Whale Falls is an examination of how our beliefs shape our lives and a memoir of a difficult relationship, lessons learned and, finally, forgiveness.
A whale fall is the carcass of a dead whale sunk to the deepest depths of the ocean. They were only discovered in 1987 by a crew aboard the submersible Alvin.
Due to the very low oxygen content of deep ocean water, whale carcasses that sink to the deeps decay over decades, perhaps as long as a century, and wholly different organisms have evolved in the resulting mini-ecosystem. Related to the creatures which feed at volcanic vents in the ocean floor, the basis of the food chain is methane gas, the result of anaerobic decomposition.
Whales were the first major source of liquid fuel and at one point the world’s great cities were lit by whale oil street lamps. It’s arguable that the discovery of easily accessed petroleum in Pennsylvania saved the great whales from extinction, since drilling and pumping were far cheaper than the hazard and unpredictability of the hunt – particularly as cetacean numbers plummeted under the industrial onslaught.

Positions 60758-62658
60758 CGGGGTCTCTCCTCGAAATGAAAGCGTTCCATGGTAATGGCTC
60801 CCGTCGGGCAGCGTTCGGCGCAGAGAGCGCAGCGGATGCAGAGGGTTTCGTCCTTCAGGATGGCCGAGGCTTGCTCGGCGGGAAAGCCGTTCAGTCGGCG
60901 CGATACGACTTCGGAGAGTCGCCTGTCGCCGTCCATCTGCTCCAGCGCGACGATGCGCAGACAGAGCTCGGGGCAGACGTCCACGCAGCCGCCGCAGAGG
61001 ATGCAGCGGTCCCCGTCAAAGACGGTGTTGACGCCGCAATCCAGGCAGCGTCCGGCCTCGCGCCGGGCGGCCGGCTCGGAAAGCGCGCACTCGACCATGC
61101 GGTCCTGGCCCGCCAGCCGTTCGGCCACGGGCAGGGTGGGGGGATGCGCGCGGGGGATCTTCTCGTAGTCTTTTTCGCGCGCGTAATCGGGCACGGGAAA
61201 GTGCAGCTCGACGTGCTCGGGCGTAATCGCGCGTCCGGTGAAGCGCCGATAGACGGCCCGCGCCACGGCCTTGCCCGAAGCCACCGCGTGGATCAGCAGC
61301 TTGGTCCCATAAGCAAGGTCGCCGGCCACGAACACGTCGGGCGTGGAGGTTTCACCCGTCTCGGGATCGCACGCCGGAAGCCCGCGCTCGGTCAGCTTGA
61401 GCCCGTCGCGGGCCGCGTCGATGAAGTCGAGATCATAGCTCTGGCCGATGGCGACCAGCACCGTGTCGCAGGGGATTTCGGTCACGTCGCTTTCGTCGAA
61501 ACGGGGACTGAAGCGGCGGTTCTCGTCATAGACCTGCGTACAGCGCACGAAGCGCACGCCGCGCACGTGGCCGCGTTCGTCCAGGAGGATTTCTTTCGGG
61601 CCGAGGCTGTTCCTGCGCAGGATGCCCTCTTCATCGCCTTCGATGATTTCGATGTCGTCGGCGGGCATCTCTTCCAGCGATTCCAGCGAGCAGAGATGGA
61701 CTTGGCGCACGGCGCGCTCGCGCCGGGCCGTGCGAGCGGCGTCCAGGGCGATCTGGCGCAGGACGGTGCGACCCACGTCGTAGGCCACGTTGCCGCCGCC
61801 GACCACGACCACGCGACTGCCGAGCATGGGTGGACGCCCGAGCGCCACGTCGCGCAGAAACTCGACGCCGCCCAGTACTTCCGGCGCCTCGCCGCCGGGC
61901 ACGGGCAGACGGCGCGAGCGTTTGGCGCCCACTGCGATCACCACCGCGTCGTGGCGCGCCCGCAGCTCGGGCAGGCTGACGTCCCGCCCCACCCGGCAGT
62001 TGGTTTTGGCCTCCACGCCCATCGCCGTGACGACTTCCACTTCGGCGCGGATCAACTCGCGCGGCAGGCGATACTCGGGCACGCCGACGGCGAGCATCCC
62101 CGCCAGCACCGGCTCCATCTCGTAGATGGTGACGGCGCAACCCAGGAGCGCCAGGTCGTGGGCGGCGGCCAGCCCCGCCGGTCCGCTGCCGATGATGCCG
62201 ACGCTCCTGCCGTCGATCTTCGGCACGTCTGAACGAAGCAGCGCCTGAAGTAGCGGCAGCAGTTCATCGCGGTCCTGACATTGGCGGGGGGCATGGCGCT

Petroleum, added to the already enormous coal industry, has offered us great wealth at staggering cost. Climate change is driven by the accumulation of combustion by-products in the atmosphere. Carbon dioxide is the most prevalent. Methane is the most potent.
Now some scientist have speculated that if runaway heating of the planet seems unstoppable, it might be possible to inject the methane eating microbes found on whale falls into the upper atmosphere to consume methane. Hence my thematic metaphor for this book: looking at unexpected consequences of our beliefs and choices, and how solutions to our problems may be found in their origins.